In the fabrication of various electronic and optical devices, the surface of the devices often become contaminated with undesired materials, such as organic or inorganic materials, which must be subsequently removed. In addition, in the fabrication of such devices, it is sometimes desirable to etch the surface of the device prior to subjecting it to further processing, such as oxide layer deposition or patterned metal layer formation.
As is known in the art of decontamination, ultraviolet radiation, particularly radiation at 253.7 nanometers (nm) and 184.9 nm, is absorbed by contaminant hydrocarbons and causes dissociation thereof. The fragments produced by this dissociation absorb additional ultraviolet radiation and are further dissociated. Complete dissociation results in the formation of water, carbon dioxide, or nitrogen. Ultraviolet radiation has been used to decompose organic contaminants in water and waste water, as disclosed, for example, in the publication entitled "Investigation into Chemistry of the UV-Ozone Purification Process" by E. Leitis, Jan. 31, 1979, Report No. NSF/RA 790038, National Technical Information Service Accession No. PB 296485. However, organic wastes, either solid or liquid, are not usually miscible with water and cannot be treated by standard UV treatment methods. In such cases, the organic wastes are usually incinerated or buried in a landfill. In addition, this type of photolysis process has been used in combination with oxidation processes to remove organic contaminants from a variety of substrates. Ultraviolet/ozone cleaning has been used to remove organic contaminants from surfaces such as glass, quartz, mica, ceramics, and metals, as described, for example, by L. Zafonte and R. Chiu, in the publication entitled "UV/Ozone Cleaning For Organics Removal on Silicon Wafers," Paper No. 470-19, Proceedings of the SPIE 1984 Microlithography Conference, Mar. 11-16, 1984, Santa Clara, Calif. In such a process, two wavelengths of radiation are used 253.7 nanometers and 184.9 nm. The 253.7 nm radiation is absorbed by the contaminant hydrocarbons and produces bond scission. The resulting fragments are further dissociated by additional exposure to the 253.7 nm radiation, and the final products of this dissociation are water, carbon dioxide, or nitrogen. Concurrently, the 184.9 nm radiation is absorbed by molecular oxygen present in the air environment and dissociates the latter to produce atomic oxygen. The atomic oxygen then combines with additional molecular oxygen present in the environment to form ozone (O3). The ozone oxidizes the hydrocarbon contaminants to produce carbon dioxide and water as the final products. The ozone also absorbs 253.7 nm radiation and is dissociated into molecular oxygen and atomic oxygen. The latter two species recombine to form ozone. Thus, ozone is continually formed and dissociated.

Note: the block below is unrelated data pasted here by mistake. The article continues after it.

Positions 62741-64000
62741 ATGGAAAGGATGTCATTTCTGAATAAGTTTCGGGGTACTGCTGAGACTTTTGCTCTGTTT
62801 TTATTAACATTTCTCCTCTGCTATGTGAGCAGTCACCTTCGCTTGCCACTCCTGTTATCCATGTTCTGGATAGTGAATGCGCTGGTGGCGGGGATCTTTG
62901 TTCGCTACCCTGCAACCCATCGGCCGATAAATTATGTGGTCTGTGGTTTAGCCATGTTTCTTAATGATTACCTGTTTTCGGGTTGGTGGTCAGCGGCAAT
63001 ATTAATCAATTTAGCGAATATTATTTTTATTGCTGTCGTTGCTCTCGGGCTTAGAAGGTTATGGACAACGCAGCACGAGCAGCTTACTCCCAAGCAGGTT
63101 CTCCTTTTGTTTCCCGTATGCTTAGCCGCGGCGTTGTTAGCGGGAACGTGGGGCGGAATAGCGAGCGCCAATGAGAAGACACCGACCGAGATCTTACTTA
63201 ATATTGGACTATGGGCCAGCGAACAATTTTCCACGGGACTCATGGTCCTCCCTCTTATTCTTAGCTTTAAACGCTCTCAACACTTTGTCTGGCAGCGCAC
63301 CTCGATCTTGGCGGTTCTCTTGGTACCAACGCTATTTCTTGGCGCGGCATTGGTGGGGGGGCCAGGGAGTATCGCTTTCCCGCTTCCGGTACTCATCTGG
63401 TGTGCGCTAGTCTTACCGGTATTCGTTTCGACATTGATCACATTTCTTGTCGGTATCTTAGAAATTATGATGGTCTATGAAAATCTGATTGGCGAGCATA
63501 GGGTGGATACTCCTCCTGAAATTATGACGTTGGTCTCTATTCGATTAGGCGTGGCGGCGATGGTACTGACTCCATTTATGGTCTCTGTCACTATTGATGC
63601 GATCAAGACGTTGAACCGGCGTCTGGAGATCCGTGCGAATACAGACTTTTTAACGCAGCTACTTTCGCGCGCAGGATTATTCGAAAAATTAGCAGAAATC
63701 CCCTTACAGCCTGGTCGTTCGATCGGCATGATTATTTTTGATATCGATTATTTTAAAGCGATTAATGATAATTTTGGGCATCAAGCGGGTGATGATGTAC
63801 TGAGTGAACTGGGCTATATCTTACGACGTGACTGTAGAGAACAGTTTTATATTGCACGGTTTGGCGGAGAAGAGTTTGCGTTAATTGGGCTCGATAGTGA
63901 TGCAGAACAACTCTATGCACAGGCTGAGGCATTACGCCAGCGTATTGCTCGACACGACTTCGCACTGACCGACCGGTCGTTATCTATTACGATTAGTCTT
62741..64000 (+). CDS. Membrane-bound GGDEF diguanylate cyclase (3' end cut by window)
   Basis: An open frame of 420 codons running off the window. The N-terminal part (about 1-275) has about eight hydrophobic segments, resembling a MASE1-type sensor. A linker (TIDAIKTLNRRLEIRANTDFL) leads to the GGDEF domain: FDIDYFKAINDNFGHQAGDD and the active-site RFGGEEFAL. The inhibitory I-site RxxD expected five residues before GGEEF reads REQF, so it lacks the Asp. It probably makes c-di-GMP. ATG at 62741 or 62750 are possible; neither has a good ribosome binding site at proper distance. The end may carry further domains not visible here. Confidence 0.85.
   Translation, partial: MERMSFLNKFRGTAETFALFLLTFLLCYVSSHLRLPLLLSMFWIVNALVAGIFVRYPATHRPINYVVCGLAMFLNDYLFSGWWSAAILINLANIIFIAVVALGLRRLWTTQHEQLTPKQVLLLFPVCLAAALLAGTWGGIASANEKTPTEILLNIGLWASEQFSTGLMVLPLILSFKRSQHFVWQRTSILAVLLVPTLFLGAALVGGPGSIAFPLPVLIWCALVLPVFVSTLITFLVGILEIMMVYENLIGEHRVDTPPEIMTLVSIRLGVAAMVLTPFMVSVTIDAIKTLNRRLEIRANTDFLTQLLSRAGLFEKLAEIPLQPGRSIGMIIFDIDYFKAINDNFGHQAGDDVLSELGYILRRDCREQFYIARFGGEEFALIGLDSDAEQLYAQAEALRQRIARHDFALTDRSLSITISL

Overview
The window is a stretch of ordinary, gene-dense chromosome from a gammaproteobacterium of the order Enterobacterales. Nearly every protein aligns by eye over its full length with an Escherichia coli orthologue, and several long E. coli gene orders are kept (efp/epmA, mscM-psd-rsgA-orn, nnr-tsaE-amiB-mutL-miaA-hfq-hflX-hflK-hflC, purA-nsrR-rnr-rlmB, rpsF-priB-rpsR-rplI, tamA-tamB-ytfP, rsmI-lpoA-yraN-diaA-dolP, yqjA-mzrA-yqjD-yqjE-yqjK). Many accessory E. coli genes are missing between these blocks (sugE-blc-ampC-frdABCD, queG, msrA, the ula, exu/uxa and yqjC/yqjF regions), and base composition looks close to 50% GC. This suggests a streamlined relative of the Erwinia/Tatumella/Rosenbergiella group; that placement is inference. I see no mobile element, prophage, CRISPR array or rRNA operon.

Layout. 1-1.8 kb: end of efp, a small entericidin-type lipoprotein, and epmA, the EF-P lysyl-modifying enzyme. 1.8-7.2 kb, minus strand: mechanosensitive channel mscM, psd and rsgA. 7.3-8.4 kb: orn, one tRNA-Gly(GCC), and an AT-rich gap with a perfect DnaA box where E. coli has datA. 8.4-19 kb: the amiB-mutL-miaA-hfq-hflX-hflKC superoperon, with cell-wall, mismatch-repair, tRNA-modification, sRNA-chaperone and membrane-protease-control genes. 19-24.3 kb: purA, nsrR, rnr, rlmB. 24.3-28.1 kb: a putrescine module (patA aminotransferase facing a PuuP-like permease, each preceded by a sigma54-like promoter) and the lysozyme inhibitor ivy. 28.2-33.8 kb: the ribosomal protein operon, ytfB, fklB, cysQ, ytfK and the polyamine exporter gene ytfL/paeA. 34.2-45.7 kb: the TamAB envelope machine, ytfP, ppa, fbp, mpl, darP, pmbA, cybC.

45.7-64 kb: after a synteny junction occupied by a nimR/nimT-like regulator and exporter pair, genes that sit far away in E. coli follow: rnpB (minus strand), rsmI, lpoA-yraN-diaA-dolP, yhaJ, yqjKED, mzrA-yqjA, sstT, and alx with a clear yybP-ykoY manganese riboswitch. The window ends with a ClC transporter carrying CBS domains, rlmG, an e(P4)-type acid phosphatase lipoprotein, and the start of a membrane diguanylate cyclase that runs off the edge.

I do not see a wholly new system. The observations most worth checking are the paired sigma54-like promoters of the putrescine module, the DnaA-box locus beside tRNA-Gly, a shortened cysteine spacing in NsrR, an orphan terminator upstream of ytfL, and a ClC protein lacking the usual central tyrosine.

These conventional ultraviolet/ozone processes for cleaning substrate surfaces have several disadvantages. In order for the ultraviolet/ozone process to be effective, it is essential that the substrate be properly precleaned to remove gross contaminants. The precleaning steps generally use polar and nonpolar solvents, followed by an ultrapure water rinse. The polar solvents remove ionic or inorganic contamination which may not be removed by the ultraviolet/ozone step; and the nonpolar solvents remove all gross organic contaminants. In addition, since the conventional ultraviolet/ozone cleaning process is designed to remove monolayer surface contaminants, the process is presently limited to decontamination of minute levels of hydrocarbons. Any gross inorganic or ionic contaminants which were not removed during the precleaning operations will not be removed by the photosensitized oxidation which occurs during ultraviolet/ozone exposure. Further, all gross hydrocarbon contamination must be removed in a precleaning step since the exposure of gross hydrocarbon contamination to ultraviolet radiation will result in cross-linking and charring. Such polymerization and charring products create a shield for buried layers of contaminants and terminate the cleaning process.